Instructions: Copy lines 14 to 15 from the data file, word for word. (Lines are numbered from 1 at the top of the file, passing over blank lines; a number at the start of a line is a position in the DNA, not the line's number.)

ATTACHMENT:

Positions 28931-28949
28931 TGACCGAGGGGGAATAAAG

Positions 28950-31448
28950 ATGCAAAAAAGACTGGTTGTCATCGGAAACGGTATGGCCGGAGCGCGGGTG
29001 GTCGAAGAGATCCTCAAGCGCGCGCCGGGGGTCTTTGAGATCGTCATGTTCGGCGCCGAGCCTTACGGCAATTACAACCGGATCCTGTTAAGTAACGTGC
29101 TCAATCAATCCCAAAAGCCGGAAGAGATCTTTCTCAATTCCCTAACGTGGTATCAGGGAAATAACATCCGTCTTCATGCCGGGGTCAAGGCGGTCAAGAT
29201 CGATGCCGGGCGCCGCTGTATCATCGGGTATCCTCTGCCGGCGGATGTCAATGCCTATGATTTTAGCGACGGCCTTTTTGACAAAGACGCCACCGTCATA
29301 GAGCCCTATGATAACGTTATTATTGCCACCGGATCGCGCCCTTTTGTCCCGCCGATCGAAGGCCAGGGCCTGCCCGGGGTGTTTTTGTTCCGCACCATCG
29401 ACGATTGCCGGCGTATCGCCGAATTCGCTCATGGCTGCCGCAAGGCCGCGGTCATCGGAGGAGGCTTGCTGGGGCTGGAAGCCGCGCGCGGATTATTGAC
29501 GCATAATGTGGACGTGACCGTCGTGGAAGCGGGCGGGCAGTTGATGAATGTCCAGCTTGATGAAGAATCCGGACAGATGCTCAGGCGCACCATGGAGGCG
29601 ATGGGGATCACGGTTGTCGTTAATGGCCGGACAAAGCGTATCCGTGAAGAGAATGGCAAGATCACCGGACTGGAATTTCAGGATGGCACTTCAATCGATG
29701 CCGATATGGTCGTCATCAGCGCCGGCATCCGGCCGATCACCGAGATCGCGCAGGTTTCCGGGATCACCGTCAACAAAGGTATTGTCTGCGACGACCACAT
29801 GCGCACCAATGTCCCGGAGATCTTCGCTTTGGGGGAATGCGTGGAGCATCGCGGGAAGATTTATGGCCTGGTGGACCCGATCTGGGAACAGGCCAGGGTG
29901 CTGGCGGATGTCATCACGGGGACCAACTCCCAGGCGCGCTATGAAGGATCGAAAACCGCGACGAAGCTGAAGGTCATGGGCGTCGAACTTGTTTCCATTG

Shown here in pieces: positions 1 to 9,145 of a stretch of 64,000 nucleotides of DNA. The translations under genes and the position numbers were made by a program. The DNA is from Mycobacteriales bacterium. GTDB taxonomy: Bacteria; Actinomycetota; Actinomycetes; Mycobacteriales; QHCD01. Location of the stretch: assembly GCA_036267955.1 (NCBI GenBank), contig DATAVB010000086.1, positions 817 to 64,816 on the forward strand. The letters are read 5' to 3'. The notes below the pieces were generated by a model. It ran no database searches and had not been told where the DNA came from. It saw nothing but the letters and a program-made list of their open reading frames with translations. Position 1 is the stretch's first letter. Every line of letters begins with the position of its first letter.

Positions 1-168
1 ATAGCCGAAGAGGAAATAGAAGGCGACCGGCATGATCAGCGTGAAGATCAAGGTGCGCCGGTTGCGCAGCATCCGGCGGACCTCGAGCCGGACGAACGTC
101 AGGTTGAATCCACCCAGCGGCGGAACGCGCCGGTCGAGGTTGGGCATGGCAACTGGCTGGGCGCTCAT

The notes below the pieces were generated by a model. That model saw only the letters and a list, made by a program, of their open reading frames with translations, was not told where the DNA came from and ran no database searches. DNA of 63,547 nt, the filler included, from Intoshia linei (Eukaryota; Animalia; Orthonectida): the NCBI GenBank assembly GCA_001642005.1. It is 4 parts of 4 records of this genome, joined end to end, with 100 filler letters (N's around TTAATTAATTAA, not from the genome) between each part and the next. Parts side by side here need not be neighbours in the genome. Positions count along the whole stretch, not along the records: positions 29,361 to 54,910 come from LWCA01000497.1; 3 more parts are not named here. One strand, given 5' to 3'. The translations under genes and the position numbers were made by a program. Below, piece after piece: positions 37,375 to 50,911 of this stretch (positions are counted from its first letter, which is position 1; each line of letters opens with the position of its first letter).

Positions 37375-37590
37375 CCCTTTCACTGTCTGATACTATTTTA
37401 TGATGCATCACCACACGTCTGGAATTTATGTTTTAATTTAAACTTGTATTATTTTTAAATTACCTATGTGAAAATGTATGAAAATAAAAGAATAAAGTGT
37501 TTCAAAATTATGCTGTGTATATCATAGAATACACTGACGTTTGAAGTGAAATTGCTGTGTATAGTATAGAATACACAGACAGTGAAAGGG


29901 CTGGCGGATGTCATCACGGGGACCAACTCCCAGGCGCGCTATGAAGGATCGAAAACCGCGACGAAGCTGAAGGTCATGGGCGTCGAACTTGTTTCCATTG

Shown here in pieces: positions 1 to 9,145 of a stretch of 64,000 nucleotides of DNA. The translations under genes and the position numbers were made by a program. The DNA is from Mycobacteriales bacterium. GTDB taxonomy: Bacteria; Actinomycetota; Actinomycetes; Mycobacteriales; QHCD01. Location of the stretch: assembly GCA_036267955.1 (NCBI GenBank), contig DATAVB010000086.1, positions 817 to 64,816 on the forward strand. The letters are read 5' to 3'. The notes below the pieces were generated by a model. It ran no database searches and had not been told where the DNA came from. It saw nothing but the letters and a program-made list of their open reading frames with translations. Position 1 is the stretch's first letter. Every line of letters begins with the position of its first letter.